jdMorgan - 12:13 am on Mar 27, 2010 (gmt 0)
If-Modified-Since is an HTTP request header that the client sends to your browser along with a request for content. Last-Modified is an HTTP response header that your server returns to the client along with the requested content.
I can't answer PHP-specific questions -- wrong forum and lack of expertise, I'm afraid. But there are two parts to this:
In order for your server to send Last-Modified (in order to make it possible for a client to later send an If-Modified-Since), you do need to "enable Last-Modified" somehow -- though again, I cannot tell you if your PHP tweak is what is required.
But in addition, you will also need to check (in your script) the date/time in the If-Modified-Since header sent by the client against the Last-Modified date of the file --or the Last-Modified-Date of *significant* changes to the code produced by your script. If there have been no *significant* changes since the If-Modified-Since date/time sent by the client, then send a 304-Not Modified status response with no content-body. If there have been changes, then send a 200-OK response status, a new Last-Modified header, and the updated content.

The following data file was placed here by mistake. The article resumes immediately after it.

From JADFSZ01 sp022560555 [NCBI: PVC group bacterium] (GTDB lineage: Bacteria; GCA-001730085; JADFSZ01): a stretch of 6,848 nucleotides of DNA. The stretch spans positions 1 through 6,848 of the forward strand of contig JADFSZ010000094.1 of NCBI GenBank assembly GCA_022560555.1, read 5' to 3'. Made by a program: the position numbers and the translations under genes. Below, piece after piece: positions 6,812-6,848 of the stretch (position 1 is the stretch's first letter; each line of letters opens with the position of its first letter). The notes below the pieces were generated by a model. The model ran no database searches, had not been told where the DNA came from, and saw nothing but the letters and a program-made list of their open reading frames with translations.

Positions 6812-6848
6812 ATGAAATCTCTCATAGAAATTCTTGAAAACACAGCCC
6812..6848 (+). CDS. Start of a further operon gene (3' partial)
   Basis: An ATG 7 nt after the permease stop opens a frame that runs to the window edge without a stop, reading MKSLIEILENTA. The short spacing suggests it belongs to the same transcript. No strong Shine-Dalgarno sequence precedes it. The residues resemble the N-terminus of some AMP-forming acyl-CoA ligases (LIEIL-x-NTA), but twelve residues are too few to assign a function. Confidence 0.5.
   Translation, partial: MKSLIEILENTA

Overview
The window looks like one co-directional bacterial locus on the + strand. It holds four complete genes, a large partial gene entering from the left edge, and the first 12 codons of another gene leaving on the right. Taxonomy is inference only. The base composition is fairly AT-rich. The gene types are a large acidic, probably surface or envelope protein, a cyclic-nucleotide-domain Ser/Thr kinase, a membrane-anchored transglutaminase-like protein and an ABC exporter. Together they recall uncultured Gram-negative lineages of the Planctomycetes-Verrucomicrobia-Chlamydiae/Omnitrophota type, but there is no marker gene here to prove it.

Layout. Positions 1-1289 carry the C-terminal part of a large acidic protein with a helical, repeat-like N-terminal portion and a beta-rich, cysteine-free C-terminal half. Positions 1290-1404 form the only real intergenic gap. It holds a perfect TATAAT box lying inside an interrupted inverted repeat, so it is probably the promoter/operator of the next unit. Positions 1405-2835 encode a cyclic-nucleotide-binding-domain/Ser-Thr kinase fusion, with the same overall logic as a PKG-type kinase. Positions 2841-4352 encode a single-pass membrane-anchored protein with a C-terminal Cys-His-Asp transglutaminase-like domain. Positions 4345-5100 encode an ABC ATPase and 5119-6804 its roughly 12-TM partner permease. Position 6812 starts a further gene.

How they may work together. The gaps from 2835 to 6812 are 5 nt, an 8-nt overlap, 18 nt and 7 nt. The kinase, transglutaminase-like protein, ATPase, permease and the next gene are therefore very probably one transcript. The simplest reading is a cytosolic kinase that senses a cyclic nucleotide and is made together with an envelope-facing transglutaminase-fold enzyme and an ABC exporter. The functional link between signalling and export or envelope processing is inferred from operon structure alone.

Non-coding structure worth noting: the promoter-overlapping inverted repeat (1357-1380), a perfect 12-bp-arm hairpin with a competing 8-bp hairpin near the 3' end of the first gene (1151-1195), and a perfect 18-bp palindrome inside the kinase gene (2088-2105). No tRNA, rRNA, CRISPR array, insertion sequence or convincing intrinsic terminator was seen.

This function may be available as a library function -- I do not know.
Your definition of *significant* changes will greatly affect the efficiency of this HTTP feature: If you consider minor changes to be important, then you will end up sending new content almost every time a request is received, and the page-loading speed and bandwidth-reduction advantages of client-side and network caching will be lost. If on the other hand, you set the bar too high, then visitors may see old or stale content for a long time. The basic problem is that the Last-Modified date/time of script-generated content is a very "fuzzy" concept.
If your content doesn't change often, then also look into server-side "caching" -- Saving static-file copies of dynamically-generated pages, and returning those instead of even running the PHP script when those files are still "current." Also look into the "Expires" and "Cache-Control" headers. It can get very complicated, but all of these headers can 'play together' to significantly reduce the load on your server and to improve the page-load time and visitor experience on your site.